SUPREME COURT OF THE STATE OF NEW YORK Appellate Division, Fourth Judicial Department
November 10, 2011
DAVID M. GORDON, PLAINTIFF-APPELLANT-RESPONDENT,
LIN TV CORPORATION AND AL VAUGHTERS, DEFENDANTS-RESPONDENTS-APPELLANTS.
Appeal and cross appeal from an order of the Supreme Court, Erie County (Christopher J. Burns, J.), entered November 23, 2010 in a defamation action.
Gordon v Lin Tv Corp.
Decided on November 10, 2011
Appellate Division, Fourth Department
Published by New York State Law Reporting Bureau pursuant to Judiciary Law § 431.
This opinion is uncorrected and subject to revision before publication in the Official Reports.
PRESENT: SCUDDER, P.J., SMITH, SCONIERS, GORSKI, AND MARTOCHE, JJ.
The order granted the motion of defendants for summary judgment and dismissed the complaint.
It is hereby ORDERED that said cross appeal is unanimously dismissed and the order is affirmed without costs.
Memorandum: Plaintiff appeals and defendants cross-appeal from an order granting defendants' motion for summary judgment dismissing the complaint in this defamation action. We conclude at the outset that defendants are not aggrieved by the order dismissing the complaint and thus their cross appeal must be dismissed (see Town of Massena v Niagara Mohawk Power Corp., 45 NY2d 482, 488). According to plaintiff, defendant Al Vaughters misidentified plaintiff as the president of a bankrupt investment fund during an evening news television broadcast on a station owned and operated by defendant Lin TV Corporation. We conclude that defendants met their burden of establishing their entitlement to judgment as a matter of law inasmuch as they did not act "in a grossly irresponsible manner without due consideration for the standards of information gathering and dissemination ordinarily followed by responsible parties" (Chapadeau v Utica Observer-Dispatch, 38 NY2d 196, 199). As the Court of Appeals noted in Chapadeau, a limited number of errors in news reporting is inevitable (see id. at 200), and the fact that defendants corrected the mistake within the same broadcast demonstrates that they strived for accuracy (see Alicea v Ogden Newspapers, 115 AD2d 233, affd 67 NY2d 862). Because we conclude that defendants met their burden of demonstrating that they did not act in a grossly irresponsible manner, we do not address defendants' alternative ground for affirmance, i.e., that plaintiff was a limited purpose public figure and thus that the court should have applied the higher standard of demonstrating actual malice (see generally New York Times Co. v Sullivan, 376 US 254, 279-280).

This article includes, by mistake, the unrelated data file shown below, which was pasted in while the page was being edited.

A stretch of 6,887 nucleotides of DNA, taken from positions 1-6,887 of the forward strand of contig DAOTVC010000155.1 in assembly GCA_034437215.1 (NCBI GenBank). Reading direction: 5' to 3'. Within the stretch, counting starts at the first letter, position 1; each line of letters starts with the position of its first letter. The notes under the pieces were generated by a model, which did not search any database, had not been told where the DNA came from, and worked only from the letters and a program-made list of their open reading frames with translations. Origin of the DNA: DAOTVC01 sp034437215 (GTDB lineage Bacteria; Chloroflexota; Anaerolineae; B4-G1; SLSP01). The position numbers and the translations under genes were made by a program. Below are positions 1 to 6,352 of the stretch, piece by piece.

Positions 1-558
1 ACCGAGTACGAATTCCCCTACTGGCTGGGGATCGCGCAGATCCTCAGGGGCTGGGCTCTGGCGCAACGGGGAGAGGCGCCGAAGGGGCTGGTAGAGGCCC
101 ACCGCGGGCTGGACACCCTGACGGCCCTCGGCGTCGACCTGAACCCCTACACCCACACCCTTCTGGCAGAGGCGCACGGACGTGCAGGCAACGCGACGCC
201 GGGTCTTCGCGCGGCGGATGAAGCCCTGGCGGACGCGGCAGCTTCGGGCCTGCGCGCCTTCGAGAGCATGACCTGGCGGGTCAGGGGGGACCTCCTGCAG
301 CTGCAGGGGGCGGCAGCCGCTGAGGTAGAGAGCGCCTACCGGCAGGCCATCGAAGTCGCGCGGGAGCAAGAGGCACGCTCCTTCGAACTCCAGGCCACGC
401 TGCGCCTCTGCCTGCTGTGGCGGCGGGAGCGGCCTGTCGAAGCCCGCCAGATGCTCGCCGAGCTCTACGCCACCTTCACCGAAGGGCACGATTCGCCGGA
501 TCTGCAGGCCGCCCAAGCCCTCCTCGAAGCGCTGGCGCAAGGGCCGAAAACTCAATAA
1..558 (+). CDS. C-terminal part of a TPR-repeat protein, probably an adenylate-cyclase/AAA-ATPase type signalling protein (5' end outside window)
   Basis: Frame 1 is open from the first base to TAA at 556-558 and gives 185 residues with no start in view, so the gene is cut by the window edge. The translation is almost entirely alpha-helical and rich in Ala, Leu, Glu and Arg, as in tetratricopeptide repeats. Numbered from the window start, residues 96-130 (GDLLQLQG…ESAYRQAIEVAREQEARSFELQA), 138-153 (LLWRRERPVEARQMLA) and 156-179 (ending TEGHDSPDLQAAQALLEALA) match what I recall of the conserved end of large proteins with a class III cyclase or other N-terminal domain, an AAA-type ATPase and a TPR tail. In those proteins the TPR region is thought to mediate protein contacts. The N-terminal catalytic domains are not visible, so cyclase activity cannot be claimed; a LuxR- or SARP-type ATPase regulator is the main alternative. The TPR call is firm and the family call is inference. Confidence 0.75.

Entered: November 10, 2011
Patricia L. Morgan Clerk of the Court
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